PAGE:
Comparison of reworked and supplemented support arm to the original.


Support arm with lateral guide. The axle bearing cover is screwed with 8 pieces M0.6 X 3 model construction screws with SW 1mm.


Now the support arm has a lateral guide like the original.

Now that the support arms are guided as with the model, I can produce axles made of stainless steel. After installing the axles in the axle gearbox, I could see that this is pleasingly quiet, but hears itself.
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« Reply #21 on: January 21, 2021, 03:17:38 PM »

In the new year, my V100 will continue.


The axle gearboxes are fully assembled and the gearboxes are blackened.


The stainless steel wheel discs were blasted in a stencil from both sides.


All wheel discs were also primed in the stencil from both sides.

The bogs are making good progress.


Here is a view of the finished wheel disc.
The pressing was done without any problems in the lathe.


In the meantime, two drives could be installed in a bogie. This allows me to design and adapt everything else.


View from above are the Munz ball contacts, for the current consumption recognizable.


From below, the position of the drives can be clearly seen. Now only wiring is missing and another bracket for support on the engine then there can be the first test drive.
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the journey is the goal
finescalerr
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« Reply #22 on: January 21, 2021, 03:38:45 PM »

Just incredible! -- Russ
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Bill Gill
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« Reply #23 on: January 21, 2021, 04:59:12 PM »

I had to read your new post several times so that the amazing range of your work could all soak into my thick skull.
"Excellent" falls short of describing the high quality of your work!
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Chuck Doan
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« Reply #24 on: January 21, 2021, 11:16:09 PM »

Spectacular work Helmut! And a very interesting prototype.
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« Reply #25 on: January 22, 2021, 02:48:59 AM »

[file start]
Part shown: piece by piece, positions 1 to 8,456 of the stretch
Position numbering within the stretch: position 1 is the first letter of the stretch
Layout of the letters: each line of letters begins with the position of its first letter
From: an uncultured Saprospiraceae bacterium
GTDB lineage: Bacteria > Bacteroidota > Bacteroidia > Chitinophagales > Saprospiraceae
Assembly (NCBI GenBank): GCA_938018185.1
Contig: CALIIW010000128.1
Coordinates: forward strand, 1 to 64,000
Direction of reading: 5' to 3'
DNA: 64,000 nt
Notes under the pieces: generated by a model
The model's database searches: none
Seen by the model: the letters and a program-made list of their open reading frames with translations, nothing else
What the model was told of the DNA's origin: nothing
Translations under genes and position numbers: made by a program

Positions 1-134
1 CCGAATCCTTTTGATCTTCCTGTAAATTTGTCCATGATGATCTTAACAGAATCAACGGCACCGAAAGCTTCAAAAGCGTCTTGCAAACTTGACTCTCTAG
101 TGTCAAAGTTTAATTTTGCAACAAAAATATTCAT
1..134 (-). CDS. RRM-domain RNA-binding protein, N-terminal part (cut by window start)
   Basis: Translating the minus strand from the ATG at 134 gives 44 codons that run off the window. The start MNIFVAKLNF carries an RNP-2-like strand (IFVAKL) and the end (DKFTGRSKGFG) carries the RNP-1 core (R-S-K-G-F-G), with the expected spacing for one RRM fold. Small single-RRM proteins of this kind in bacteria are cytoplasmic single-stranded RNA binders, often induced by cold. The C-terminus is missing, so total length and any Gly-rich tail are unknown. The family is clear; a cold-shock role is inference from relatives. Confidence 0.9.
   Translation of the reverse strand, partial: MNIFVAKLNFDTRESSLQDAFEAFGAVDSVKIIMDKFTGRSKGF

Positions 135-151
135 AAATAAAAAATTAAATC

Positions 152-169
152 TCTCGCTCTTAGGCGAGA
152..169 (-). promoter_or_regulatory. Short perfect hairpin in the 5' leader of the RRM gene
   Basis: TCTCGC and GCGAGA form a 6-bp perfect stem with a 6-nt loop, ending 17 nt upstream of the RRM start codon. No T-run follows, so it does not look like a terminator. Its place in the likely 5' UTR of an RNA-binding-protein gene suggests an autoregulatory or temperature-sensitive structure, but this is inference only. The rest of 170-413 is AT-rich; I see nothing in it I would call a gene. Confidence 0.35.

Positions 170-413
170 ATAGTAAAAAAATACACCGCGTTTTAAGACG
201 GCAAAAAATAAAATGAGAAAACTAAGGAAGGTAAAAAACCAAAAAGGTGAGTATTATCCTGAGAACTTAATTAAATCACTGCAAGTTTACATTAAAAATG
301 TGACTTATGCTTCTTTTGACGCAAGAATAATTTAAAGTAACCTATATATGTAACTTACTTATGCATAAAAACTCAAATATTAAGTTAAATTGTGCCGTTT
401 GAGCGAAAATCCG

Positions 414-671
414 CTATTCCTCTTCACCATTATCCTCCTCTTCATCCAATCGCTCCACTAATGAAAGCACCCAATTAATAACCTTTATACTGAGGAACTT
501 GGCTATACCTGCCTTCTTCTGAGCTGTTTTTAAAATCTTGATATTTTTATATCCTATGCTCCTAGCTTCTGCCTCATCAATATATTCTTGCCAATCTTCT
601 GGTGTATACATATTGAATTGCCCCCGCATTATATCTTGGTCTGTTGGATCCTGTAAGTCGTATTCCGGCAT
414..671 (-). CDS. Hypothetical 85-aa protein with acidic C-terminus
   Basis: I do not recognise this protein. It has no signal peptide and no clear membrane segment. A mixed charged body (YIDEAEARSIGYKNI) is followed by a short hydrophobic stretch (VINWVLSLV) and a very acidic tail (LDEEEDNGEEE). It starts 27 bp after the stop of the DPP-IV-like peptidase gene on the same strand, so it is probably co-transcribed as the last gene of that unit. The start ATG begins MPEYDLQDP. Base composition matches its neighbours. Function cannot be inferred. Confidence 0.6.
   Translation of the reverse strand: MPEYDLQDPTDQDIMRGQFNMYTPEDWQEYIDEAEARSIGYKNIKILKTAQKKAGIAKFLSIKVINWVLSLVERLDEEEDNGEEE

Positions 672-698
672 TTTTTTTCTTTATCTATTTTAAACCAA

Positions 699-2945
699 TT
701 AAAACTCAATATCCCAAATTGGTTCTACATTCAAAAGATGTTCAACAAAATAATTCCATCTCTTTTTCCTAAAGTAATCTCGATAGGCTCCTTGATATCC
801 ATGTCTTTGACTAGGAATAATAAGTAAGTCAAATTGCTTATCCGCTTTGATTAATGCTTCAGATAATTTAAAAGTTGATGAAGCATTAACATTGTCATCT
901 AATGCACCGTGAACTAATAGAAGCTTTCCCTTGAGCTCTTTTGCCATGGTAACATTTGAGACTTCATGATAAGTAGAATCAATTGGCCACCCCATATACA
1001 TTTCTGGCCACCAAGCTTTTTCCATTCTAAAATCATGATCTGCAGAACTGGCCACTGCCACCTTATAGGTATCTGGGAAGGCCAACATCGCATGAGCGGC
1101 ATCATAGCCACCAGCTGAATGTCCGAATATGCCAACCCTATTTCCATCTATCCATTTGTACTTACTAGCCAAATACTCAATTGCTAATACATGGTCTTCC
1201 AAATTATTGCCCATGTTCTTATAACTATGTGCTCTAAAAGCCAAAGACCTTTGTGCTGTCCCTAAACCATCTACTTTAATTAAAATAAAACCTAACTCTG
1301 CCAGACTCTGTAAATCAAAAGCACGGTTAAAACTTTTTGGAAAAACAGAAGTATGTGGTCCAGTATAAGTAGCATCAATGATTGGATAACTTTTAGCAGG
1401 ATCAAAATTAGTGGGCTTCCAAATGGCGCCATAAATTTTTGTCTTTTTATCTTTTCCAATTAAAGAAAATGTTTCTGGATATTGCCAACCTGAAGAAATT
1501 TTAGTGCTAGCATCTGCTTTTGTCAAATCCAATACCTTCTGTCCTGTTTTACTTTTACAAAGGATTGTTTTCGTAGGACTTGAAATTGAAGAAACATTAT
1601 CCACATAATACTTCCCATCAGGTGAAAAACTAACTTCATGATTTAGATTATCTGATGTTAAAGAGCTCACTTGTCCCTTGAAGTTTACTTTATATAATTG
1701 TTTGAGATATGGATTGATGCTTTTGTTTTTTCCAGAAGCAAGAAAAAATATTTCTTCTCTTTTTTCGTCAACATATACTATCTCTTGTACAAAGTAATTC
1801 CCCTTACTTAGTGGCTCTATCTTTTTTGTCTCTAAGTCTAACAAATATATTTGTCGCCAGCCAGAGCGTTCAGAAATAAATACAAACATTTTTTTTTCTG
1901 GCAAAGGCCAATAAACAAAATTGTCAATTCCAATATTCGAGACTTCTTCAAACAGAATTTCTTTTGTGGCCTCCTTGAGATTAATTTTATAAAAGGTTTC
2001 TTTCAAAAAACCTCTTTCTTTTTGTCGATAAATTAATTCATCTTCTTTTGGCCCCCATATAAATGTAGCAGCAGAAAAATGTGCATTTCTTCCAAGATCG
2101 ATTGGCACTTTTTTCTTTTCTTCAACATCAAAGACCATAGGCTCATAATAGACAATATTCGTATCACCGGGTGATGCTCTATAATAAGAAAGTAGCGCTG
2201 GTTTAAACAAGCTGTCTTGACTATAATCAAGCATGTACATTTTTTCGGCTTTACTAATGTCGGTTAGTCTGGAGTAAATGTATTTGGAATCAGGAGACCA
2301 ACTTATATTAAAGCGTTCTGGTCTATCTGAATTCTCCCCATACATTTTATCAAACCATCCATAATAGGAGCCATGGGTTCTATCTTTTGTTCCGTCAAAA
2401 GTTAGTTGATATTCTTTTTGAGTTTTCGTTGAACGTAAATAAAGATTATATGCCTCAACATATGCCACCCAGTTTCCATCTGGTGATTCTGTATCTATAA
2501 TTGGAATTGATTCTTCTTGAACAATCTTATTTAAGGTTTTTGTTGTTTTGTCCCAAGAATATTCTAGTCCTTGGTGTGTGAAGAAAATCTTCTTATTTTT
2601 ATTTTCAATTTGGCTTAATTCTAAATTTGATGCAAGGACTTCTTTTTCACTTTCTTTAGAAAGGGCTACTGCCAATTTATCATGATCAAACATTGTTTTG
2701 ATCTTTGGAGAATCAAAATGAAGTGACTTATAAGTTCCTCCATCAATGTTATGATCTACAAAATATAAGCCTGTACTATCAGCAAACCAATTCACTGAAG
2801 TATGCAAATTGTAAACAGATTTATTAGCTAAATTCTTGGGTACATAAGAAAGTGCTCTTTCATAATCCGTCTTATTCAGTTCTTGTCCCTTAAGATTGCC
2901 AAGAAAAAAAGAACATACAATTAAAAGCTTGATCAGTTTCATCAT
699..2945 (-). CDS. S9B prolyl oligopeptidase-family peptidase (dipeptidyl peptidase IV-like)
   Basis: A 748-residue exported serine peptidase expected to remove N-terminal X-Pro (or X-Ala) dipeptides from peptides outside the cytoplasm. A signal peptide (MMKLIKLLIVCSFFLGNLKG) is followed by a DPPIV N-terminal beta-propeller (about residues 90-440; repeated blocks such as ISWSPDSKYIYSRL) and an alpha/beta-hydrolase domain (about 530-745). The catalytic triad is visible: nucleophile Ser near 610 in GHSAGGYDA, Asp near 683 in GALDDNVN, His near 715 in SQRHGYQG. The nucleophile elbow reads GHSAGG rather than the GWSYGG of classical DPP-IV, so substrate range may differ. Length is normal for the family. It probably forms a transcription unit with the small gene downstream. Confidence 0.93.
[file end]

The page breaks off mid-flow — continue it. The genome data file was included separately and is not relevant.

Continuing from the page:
Spectacular project!
Could you tell us who did the 3D-print, and what did it cost?
(Edit: just read that you have rejected the 3D-print, but would be interesting to know who did it, anyways)
« Last Edit: January 22, 2021, 02:51:39 AM by Hauk » Logged

Regards, Hauk
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« Reply #26 on: January 22, 2021, 05:23:24 AM »

Amazing - What sort of length is this beast ?
Barney
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« Reply #27 on: January 22, 2021, 07:11:39 AM »

Spectacular project!
Could you tell us who did the 3D-print, and what did it cost?
(Edit: just read that you have rejected the 3D-print, but would be interesting to know who did it, anyways)

Haug, unfortunately I can't say who exactly made the pressure. I took part in an action in Germany where the components were ordered together. The printed parts came from China in excellent print quality. Unfortunately, with personally in the construction of the printed parts are too many deviations from the original. The model was originally designed for a 5 inch garden runway and was only scaled down. For example, the distance between the buffers is too small because the total bottom frame is about 6 mm too narrow. In addition, the longitudinal beams of the frame are completely missing. The bogs are actually only apertures and also very simplified. The drive gears are not encapsulated and therefore they are very much to be heard.

From frames and bogsets I will use only the following parts from the purchased kit:

8 pieces stainless steel wheel discs
4 geared motors
4 pairs of bevel gear pairs
8 pieces ball bearings

I once tried to calculate the pure cost share of the printed parts and came to about 850 €, whereby the cost for the pure locomotive housing is about 570 €.

Costs for the 3D printing are always calculated according to the required construction space.
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« Reply #28 on: January 22, 2021, 07:21:56 AM »

Amazing - What sort of length is this beast ?
Barney
Barny, the original has a length over the buffers of 12100 mm, since I build in scale 1:22.5, my model should get 538 mm length over the buffers.

For example, my metal model will certainly have a much higher weight like the plastic model, for example, the unfinished bogie already weighs about 1200 gr.

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Regards Helmut
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« Reply #29 on: January 22, 2021, 07:49:03 AM »

That is some beautiful work!

Jerry